Lithuanian Seimas committee proposes allowing dual citizenship for countrymen with NATO passports

June 4, 2008 at 3:36 pm 12 comments

One of the issues relevant only to Lithuania is widely discussed in the world.  Due to a large Lithuanian Diaspora abroad the Lithuanian Dual Citizenship is heatedly discussed from Australia to Canada, from Norway to South Africa.  In the USA alone some 1 mln are claiming to be of the Lithuanian descent.  Only in the last 18 years some 400.000 have left Lithuania for a short time or for a good.  Having in mind the tragic Lithuania’s demographical situation it would be logical to encourage the Lithuanians abroad to maintain their link to Lithuania.  Nevertheless, some political groups for various reasons don’t want that.

The Constitution currently allows dual citizenship as rare exceptions, however this issue is especially relevant to Lithuanians living abroad, as by accepting citizenship of their country of residence, they are deprived of their right to a Lithuanian passport.

In the autumn of 2006, the Constitutional Court found that the country’s main law provides for dual citizenship as rare exceptions, declaring laws allowing dual citizenship as running counter the Constitution.

However, today the Seimas Human Rights Committee approved a provision to the new Citizenship Law by allowing a possibility of dual citizenship to Lithuanians who are not only European Union (EU) passport holders, but also those of NATO member states.

According to the BSN, the committee’s Chairman Arminas Lydeka noted that this is not the only group, which will be granted the possibility of holding passports of two countries, i.e. Lithuania and some other country, adding that there a seven such clauses, therefore countrymen not living in a country pertaining to either NATO or the EU community, would also be allowed dual citizenship under certain circumstances.

Political deportees and prisoners as well as three generations of their descendants make up a separate group of people, who will be granted the right to hold a Lithuanian passport as well as that of their country of residence. Lydeka noted that this provision is especially relevant to Lithuanians living in Russia, Kazakhstan and other countries, where Lithuanians ended up after deportations implemented in the then Soviet Union.

The third group of persons to be allowed dual citizenship encompasses those, who left Lithuania during the Soviet rule (1940-1990) as well as three generations of their descendants.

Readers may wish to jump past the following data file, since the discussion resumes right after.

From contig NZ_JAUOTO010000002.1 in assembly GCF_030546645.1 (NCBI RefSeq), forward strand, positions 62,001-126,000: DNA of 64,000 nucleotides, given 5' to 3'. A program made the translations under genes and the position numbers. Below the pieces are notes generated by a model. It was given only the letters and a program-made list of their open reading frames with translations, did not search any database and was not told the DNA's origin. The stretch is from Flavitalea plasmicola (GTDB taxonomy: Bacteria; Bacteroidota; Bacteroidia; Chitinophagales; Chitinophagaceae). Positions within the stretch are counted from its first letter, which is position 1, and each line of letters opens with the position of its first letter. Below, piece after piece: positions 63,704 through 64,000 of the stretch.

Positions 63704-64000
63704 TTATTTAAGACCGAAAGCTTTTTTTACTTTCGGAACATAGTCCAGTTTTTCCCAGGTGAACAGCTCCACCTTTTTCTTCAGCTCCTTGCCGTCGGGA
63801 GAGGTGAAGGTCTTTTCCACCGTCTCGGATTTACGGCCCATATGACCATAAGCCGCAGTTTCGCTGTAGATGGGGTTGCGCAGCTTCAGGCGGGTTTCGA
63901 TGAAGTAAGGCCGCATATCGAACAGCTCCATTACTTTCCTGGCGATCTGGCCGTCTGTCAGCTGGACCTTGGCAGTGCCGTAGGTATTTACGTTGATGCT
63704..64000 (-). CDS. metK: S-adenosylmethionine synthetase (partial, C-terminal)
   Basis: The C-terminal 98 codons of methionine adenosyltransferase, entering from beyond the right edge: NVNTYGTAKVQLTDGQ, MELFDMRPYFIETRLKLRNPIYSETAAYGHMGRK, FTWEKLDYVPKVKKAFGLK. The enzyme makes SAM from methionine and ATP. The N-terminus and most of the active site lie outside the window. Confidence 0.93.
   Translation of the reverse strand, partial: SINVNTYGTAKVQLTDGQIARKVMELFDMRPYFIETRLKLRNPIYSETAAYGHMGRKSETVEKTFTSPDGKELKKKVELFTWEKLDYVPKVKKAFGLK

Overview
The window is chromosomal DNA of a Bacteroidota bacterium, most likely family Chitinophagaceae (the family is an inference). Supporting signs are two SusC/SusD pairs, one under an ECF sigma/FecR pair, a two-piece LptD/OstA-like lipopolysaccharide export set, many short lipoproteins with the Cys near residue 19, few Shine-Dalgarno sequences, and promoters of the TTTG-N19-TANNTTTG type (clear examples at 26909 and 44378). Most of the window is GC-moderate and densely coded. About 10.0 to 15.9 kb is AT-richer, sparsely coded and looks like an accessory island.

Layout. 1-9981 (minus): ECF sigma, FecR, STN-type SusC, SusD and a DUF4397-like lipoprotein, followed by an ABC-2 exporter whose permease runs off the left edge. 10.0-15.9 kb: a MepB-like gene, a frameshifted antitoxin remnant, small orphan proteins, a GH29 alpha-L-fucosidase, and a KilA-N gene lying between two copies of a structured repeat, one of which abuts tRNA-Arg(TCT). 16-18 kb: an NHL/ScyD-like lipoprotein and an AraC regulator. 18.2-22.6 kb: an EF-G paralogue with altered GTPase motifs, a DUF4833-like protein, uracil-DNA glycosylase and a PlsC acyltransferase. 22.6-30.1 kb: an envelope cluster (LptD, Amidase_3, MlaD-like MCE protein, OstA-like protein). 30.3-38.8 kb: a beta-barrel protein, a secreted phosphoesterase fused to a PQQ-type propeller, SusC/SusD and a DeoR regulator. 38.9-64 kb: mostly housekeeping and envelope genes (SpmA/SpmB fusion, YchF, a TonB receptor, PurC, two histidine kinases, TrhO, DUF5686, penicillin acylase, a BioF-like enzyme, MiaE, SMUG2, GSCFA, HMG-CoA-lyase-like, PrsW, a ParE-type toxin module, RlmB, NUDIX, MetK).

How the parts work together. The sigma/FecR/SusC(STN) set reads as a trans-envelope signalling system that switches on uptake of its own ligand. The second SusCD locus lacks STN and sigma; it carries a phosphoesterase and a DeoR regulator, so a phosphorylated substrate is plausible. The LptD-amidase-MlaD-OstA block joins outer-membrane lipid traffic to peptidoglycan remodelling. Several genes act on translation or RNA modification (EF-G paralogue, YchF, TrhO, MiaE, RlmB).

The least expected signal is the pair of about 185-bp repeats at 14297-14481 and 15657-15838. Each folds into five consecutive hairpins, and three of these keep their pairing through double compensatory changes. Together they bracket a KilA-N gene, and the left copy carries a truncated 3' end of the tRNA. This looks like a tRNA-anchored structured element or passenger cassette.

“This is of most relevance to persons of Lithuanian descent living in Australia, Germany, and, of course, those living in the United States of America”, Lydeka told BNS.

The fourth group is composed of traditionally numerous communities of people of Lithuanian descent living in countries sharing a common border with Lithuania. , i.e. Lithuanians living in Belarus, Poland and Russia’s Kaliningrad enclave will also have the right to dual citizenship.

Dual citizenship will also be retained by citizens already holding passports of two countries, granted in by special decree of the president. This is the fifth group provisioned in the law.

The sixth group, BNS remained, is composed of the offspring of Lithuanian citizens. The committee agreed that offspring born to Lithuanian citizens in any part of the world will be granted the right to hold both a Lithuanian passport and that of the country of residence. This provision is relevant to children of Lithuanians living in Ireland or the US, as they apply the so called soli principle, meaning that a person acquires citizenship of that country by birth in its territory, regardless of the will of their parents. On the other hand, according to Lithuanian legislation prior to the validation of this law, the young Lithuanians automatically were deprived of the possibility of getting a Lithuanian passport.

And finally, the last and seventh group would theoretically consist of Lithuanians living in any nation, which would sign an international agreement with Lithuania, foreseeing that their citizens living in Lithuania would be granted the right to hold its passport, in exchange for the same right to be granted to Lithuanians living in the country in question. Lithuania has no agreements of a similar nature with any other country at this point.

A draft bill earlier prepared by a taskforce composed by the Seimas directorate provisioned that the first group of persons with a right to dual citizenship would consist only of Lithuanians, who are EU passport holders, however this provision infuriated Lithuanians living abroad, who felt discriminated.  Hence, it is a good start, lets wait and see!